December 2, 2019
A colleague wrote me from Bangkok. He is in ‘start up mode’ with a new school scheduled to start in the new year. He was thinking what to do to intentionally build a school team that has deep trust with each other and strong psychological safety. (More about that concept below in Cool Resources.) I told him I would love to be a thought partner – I too was working on trust – trusting myself. I shared with him that I was a ‘work in progress’ on that front.
A few months ago I was incredibly cautious on a walk down to a creek at Tassajara. Well, I was wearing no shoes, there were lots of rocks, the water was terribly cold, and it was the middle of the night but by golly, I was going in to see the constellations and the Milky Way…! So I went slowly with a newfound friend. And step-by-step I felt my way, trying to trust my footing, and I was able to see the stars. It was glorious.
Fast forward to a trip to see some penguins. I saw one, like the one here, who was molting. Not the most attractive of penguins but I found her (or him) rather adorable. Wikipedia says, “During penguin molting, every single baby feather on their body is replaced with a new adult one. This process is often called a “catastrophic molt” because all the feathers are replaced at once. And that scruffy look – it’s because the old feather won’t fall out until the new one has completely grown in.”
Wow. Catastrophic molting. That’s something! I don’t think I am molting that boldly but something is afoot. I’m sloughing. I’m shedding. And, I am growing comfortable in this new skin. It can be a vulnerable time. I grow anxious at moments. What’s new? A new book is percolating. There are new places to go. New relationships to form. (?) It is all very exciting, but it does leave one, at least emotionally, looking a little like the penguin. It might not look fabulous yet the older I get, the less fear I have of the new. I am growing more trusting of myself. Still a work in progress and yet feeling more okay about the scars and the bug bites and the bruises, the tears, the no make up days, the belly. Here’s to metaphorically and psychologically molting for fresh new eyes and skin for 2020!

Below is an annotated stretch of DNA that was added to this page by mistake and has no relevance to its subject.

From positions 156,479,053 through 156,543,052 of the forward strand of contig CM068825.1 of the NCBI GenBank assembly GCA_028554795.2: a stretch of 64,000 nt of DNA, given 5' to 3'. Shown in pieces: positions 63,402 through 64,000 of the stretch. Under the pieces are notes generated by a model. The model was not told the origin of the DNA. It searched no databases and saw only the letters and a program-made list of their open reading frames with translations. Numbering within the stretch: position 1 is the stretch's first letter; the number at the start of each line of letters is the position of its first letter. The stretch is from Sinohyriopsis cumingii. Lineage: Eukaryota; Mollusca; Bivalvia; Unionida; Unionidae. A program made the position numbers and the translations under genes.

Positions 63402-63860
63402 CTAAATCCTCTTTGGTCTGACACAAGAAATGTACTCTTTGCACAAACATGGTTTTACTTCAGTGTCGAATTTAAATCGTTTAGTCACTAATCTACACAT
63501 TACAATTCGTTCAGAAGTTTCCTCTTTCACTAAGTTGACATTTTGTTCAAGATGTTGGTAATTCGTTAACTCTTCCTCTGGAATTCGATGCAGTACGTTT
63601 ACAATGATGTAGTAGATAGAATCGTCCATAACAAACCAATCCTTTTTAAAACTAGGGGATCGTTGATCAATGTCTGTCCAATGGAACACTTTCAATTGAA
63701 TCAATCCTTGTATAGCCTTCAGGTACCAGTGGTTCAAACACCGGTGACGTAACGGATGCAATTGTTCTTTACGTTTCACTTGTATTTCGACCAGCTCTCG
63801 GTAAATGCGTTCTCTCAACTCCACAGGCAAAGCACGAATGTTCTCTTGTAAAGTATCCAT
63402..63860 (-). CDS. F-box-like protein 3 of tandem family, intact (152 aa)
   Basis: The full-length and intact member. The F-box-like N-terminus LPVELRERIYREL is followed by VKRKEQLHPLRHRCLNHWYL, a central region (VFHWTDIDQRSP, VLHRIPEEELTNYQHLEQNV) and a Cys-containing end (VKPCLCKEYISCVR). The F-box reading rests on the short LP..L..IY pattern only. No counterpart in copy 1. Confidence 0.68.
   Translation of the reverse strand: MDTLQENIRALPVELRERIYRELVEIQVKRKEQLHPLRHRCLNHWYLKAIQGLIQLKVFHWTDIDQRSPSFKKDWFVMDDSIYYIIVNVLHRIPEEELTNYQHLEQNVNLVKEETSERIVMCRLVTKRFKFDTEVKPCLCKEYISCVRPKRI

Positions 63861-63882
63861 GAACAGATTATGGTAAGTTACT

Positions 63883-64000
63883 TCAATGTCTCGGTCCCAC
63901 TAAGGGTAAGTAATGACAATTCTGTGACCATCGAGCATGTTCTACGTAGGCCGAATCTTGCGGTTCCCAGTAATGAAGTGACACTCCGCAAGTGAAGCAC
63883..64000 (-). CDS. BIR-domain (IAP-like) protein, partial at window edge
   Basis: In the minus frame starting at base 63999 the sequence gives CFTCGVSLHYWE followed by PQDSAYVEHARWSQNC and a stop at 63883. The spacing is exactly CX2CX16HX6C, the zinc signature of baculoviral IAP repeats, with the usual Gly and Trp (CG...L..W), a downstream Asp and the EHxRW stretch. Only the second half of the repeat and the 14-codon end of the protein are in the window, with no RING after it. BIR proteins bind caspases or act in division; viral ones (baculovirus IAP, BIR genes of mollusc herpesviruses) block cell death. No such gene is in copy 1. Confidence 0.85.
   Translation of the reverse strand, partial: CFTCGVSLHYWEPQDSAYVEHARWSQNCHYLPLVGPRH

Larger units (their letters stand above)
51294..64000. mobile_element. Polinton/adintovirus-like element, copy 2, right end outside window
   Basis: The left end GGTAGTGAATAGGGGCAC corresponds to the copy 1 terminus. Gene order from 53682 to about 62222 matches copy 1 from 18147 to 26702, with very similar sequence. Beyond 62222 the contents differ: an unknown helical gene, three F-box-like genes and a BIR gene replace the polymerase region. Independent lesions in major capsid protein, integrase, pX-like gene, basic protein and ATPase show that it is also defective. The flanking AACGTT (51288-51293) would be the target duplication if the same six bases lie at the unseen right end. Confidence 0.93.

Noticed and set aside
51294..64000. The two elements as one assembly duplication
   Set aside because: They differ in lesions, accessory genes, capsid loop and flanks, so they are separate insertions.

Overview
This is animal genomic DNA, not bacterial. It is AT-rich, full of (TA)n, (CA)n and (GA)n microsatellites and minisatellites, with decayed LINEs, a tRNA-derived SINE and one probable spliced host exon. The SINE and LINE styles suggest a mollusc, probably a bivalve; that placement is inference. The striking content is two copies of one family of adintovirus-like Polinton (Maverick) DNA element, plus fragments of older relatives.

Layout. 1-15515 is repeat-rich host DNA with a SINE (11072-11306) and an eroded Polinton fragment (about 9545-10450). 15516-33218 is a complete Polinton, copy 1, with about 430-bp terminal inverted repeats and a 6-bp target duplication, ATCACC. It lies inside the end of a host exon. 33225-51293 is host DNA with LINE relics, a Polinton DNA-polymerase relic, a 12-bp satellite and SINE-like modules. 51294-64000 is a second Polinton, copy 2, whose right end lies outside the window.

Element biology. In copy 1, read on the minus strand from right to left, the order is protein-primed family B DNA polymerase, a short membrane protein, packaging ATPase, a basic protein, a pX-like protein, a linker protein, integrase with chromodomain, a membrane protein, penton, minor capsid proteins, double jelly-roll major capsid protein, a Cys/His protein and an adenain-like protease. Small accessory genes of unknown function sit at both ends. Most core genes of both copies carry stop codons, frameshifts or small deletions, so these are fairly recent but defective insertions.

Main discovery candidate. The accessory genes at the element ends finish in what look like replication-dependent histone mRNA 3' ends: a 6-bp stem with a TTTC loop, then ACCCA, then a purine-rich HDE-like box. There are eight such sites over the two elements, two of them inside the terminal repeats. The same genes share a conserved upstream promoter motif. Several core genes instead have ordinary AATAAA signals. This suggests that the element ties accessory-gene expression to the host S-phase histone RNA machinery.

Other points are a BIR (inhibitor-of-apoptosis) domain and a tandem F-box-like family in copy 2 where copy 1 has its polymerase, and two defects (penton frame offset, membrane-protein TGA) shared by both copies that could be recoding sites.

If you have any questions, comments or topic suggestions, please feel free to email me at Jennifer@jenniferabrams.com. I look forward to hearing from you!
Limitless Mind: Learn, Lead, and Live Without Barriers Amazon writes, “Stanford University professor, bestselling author, and acclaimed educator Jo Boaler has spent decades studying the impact of beliefs and bias on education. In Limitless Mind, she explodes these myths and reveals the six keys to unlocking our boundless learning potential. Her research proves that those who achieve at the highest levels do not do so because of a genetic inclination toward any one skill but because of the keys that she reveals in the book. Our brains are not “fixed,” but entirely capable of change, growth, adaptability, and rewiring. Want to be fluent in mathematics? Learn a foreign language? Play the guitar? Write a book? The truth is not only that anyone at any age can learn anything, but the act of learning itself fundamentally changes who we are, and as Boaler argues so elegantly in the pages of this book, what we go on to achieve.”
Jethro Jones, someone you might know of from The Transformative Principal Podcast, wrote a great blog entitled Psychological Safety – What it is, Why it’s Important, and How to Foster it. “A psychologically safe workplace is one where there is learning happening.” And that’s for the adults! Check it out.
And as a post-Thanksgiving gratitude moment, check out Remember by poet Joy Harjo. Gorgeous and powerful. Full of life.
About Jennifer Abrams
Jennifer Abrams considers herself a "voice coach," helping others learn how to best use their voices – be it collaborating on a team, presenting in front of an audience, coaching a colleague and supervising an employee. Jennifer holds a Master's degree in Education from Stanford University and a Bachelor's degree in English from Tufts University. She lives in Palo Alto, California. Jennifer's latest book is Swimming in the Deep End: Four Foundational Skills for Leading Successful School Initiatives. Her previous publications include Having Hard Conversations, The Multigenerational Workplace: Communicating, Collaborating & Creating Community and Hard Conversations Unpacked – the Whos, the Whens and the What Ifs. She has also created a Corwin Press e-course by the same name.
Work with Jennifer
Praise for Jennifer
Honest, Humane and Growth-Producing
“Our school’s work with Jennifer Abrams has sown the seeds of stronger communication skills among the adults in the building. This has only served to strengthen the integrity of communication between staff and students as well. We’ve added her language to our expectations: honest, humane, and growth-producing conversations occur regularly.”